Unsurprisingly, there are a huge amount of aspiring comic creators out there, your humble narrator included, all hoping to attract the notice of one of the major publishers and secure an elusive paying job in the industry they love. And while they wait for their big break, many of them are honing their skills by creating imaginative and funny webcomics, some taking a satirical look at superheroes and geek culture, some very NSFW erotic work which is refreshingly witty and hillarious and other seemingly random and inventive uses of visual storytelling. Unfortunately, there is no editor for the internet to sort the wheat from the huge amount of chaff. Luckily for you, I’ve done some of that legwork, and can offer you some of what I think are the best webcomics out there at the moment.
Luci Phurr’s Imps
Written by Dale Mettam with art by Courtney Huddleston, Luci Phurr’s Imps takes the age-old story of a Faustian deal with the devil and mines it for comedy gold. Little Luci’s father makes a deal with the devil, and three imps, Pain, Tears and Misfortune are sent to do his nefarious bidding. Unfortunately, they are intercepted by Luci, whose desires are very different from her father’s. She isn’t interested so much in world domination, but rather getting a pony or selling cookies, which wasn’t exactly what the imps were expecting. Most of the strips are three panels long, and as a result, the dialogue is sharp and witty and the comic is colourful and bright. I love the idea that Hell is prone to clerical errors and has out-sourced call centres. Cheerful subversive fun with equal measures of adorable little girls and wickedly funny imps. Check it out here.
This is one of my favourite webcomics at the moment, similar as it is to both Peanuts and Calvin and Hobbes but with its own distinctive tone. Eisner nominated Max Overacts is written and drawn by Australian Canaan Grall and, as the title suggets, follows the antics of the precocious Max Fogherty. The characters are surprisingly well-developed with great, expressive faces and the whole thing is a delight to read. There is plenty to love about this charming comic, and there are over 160 strips in the achive to enjoy. Grall is currently trying to raise enough money to print a collection of Max strips, so if you enjoy his work, why not donate a little cash in exchange for awesome goodies to ensure that Max continues overacting. You can read Max Overacts here.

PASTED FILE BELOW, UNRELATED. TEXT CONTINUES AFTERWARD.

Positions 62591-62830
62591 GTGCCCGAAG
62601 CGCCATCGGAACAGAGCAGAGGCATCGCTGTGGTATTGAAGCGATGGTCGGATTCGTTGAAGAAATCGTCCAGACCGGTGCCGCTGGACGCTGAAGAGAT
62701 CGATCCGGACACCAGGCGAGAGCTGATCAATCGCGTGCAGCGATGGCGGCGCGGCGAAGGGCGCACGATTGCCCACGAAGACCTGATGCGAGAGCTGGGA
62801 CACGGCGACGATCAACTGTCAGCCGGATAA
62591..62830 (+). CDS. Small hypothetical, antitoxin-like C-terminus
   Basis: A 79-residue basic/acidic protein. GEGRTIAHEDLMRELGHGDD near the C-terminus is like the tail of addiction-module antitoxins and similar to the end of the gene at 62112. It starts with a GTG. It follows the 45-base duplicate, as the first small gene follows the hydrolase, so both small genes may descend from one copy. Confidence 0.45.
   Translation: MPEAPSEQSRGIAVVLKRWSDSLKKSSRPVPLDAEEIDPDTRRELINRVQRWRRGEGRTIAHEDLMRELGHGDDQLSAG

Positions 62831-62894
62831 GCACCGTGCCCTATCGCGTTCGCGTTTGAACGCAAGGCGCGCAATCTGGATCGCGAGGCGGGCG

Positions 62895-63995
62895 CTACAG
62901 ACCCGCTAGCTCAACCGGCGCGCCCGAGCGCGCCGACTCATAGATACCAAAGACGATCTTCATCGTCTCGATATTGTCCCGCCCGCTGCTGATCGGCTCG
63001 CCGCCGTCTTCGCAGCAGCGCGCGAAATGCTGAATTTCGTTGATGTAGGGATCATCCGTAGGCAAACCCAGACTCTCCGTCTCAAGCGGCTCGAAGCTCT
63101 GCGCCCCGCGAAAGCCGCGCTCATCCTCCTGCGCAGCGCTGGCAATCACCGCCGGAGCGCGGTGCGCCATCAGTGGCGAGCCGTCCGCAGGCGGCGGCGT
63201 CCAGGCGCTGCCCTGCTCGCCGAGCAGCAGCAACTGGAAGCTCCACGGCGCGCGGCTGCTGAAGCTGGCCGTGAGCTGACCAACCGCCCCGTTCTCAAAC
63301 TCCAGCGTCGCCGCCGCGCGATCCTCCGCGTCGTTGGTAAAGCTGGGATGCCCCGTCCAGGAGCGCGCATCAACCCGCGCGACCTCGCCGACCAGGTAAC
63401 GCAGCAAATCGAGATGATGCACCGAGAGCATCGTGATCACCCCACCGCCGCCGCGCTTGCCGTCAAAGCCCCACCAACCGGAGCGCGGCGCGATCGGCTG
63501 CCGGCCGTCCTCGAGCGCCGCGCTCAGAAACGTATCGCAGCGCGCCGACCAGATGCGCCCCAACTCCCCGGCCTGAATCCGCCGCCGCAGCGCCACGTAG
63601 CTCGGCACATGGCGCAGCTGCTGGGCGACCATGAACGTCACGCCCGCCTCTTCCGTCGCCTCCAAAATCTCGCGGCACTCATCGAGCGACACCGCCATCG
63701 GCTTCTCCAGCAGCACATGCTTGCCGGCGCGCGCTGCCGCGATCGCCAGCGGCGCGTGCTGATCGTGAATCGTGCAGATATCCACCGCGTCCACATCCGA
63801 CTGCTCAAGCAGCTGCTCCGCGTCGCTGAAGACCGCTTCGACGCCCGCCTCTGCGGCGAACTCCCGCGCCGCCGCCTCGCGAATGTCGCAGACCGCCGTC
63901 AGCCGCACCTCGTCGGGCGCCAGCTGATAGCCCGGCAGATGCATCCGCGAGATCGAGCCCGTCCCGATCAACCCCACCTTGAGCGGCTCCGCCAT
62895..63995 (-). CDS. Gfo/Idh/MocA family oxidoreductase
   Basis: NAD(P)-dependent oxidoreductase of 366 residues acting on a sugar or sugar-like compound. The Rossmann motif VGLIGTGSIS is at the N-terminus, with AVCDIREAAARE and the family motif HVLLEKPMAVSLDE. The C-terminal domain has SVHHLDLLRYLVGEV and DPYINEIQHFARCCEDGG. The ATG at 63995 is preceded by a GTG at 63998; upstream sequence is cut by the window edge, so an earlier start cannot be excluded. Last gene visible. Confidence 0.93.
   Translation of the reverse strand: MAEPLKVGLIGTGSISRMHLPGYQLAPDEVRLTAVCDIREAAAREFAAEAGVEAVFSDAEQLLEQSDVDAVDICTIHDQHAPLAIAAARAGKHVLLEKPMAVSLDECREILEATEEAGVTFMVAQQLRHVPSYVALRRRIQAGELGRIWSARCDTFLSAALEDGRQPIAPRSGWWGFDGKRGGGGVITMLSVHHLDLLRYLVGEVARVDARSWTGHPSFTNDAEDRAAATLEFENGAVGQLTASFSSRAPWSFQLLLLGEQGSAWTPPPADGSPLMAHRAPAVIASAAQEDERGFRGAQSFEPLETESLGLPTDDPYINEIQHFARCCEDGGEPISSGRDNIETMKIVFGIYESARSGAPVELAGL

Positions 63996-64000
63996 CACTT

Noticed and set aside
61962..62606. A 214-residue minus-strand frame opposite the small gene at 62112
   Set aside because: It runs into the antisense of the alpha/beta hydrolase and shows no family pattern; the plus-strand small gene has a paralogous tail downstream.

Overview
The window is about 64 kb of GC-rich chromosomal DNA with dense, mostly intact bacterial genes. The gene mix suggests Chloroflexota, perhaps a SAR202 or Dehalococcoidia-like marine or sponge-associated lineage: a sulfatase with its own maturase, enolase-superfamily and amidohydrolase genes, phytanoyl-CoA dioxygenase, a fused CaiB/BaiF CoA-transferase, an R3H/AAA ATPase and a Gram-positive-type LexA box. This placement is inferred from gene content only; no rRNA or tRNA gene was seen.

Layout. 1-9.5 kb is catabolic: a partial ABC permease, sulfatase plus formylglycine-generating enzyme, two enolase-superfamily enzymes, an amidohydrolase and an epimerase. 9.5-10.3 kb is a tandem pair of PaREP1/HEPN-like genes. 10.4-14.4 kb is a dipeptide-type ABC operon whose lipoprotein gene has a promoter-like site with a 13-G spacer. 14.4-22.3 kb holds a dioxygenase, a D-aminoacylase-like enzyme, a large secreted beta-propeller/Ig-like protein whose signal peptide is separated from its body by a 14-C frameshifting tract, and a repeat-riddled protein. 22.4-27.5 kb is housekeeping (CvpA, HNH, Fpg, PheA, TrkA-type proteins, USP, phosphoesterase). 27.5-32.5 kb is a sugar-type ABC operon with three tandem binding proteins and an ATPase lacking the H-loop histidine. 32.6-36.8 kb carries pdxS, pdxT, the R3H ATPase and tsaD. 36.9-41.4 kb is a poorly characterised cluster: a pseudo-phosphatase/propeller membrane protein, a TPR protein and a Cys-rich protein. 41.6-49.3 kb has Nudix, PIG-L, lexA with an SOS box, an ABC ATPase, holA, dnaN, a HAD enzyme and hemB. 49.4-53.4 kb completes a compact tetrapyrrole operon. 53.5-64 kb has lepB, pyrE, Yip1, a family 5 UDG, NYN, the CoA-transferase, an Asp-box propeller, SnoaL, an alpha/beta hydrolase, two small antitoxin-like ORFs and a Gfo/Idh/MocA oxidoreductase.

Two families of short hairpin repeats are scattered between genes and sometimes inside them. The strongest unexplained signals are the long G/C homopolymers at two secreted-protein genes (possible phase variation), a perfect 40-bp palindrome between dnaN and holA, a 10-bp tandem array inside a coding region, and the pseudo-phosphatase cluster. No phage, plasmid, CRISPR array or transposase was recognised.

Next Town Over
Written and drawn by Erin Mehlos, Next Town Over is a rare beast: a western comic that avoids cliche and manages to bring something original to a well known genre. It is also relatively rare that you come across a webcomic as beautifully drawn and coloured as this. The comic really is a labour of love, drawn traditionally by hand and coloured digitally, is displays all of Mehlos’ talent, both in art and in storytelling. With steampunk and fantasy elements intertwined with good old-fashioned western settings, this really is a beautifully engrossing story. The pacing and techniques are very different from the immediacy of other webcomics I’ve mentioned, but it really is in a league of its own. Next Town Over is updated every Saturday, and is available to read here.
The Loneliest Astronauts
The eeriely funny story of the only two surviving astronauts of a mission that went wrong, who just happen to hate each other. Written by Kevin Church and drawn by Ming Doyle, the art is the most striking thing about this webcomic. Creepy and dark, with expressionless spacesuits dominating, the hillarious content of the story is somewhat surprising. That’s not to say that The Loneliest Astronauts doesn’t have it’s deep moments of introspection, as it manages to combine both the light and dark of the hopeless situation the astronauts have found themselves in. If you like slightly twisted sci-fi, then this is the comic for you. Take a look here.
A sharply observed webcomic for gamers, Awkward Zombie is written and drawn by Katie Tiedrich. The art may at times be a little simple, but in other areas it shines, and it is clear that Tiedrich refines her style over the course of the comics. Movie references also abound, and the comic neatly picks at little pop culture references. The main focus is on Nintendo characters, and a lot of the strips feature Link from The Legend of Zelda. I’m a sucker for comics that poke fun at beloved characters, so this truly appeals to me, but some of the comedy (though not all) comes from in-jokes that might go over the head of people unfamiliar with the games. Tiedrich has created her own personalities for well-known characters that are easily believable and thankfully avoid being wacky. If you have even a pssing knowledge of Nintendo games though, you’re sure to find humour in Awkward Zombie. Pop over and read it here.
Hounourable mentions go to Let’s Be Friends Again and Comic Critics, which are knowingly funny about the absurd aspects of the comics industry and its fans. The comedy might miss the mark with non-comic reading geeks, but if you love comics these are not to be missed.
Great webcomics are usually found through word of mouth, so if you’ve found a fantastic comic worth reading please let me know in the comments.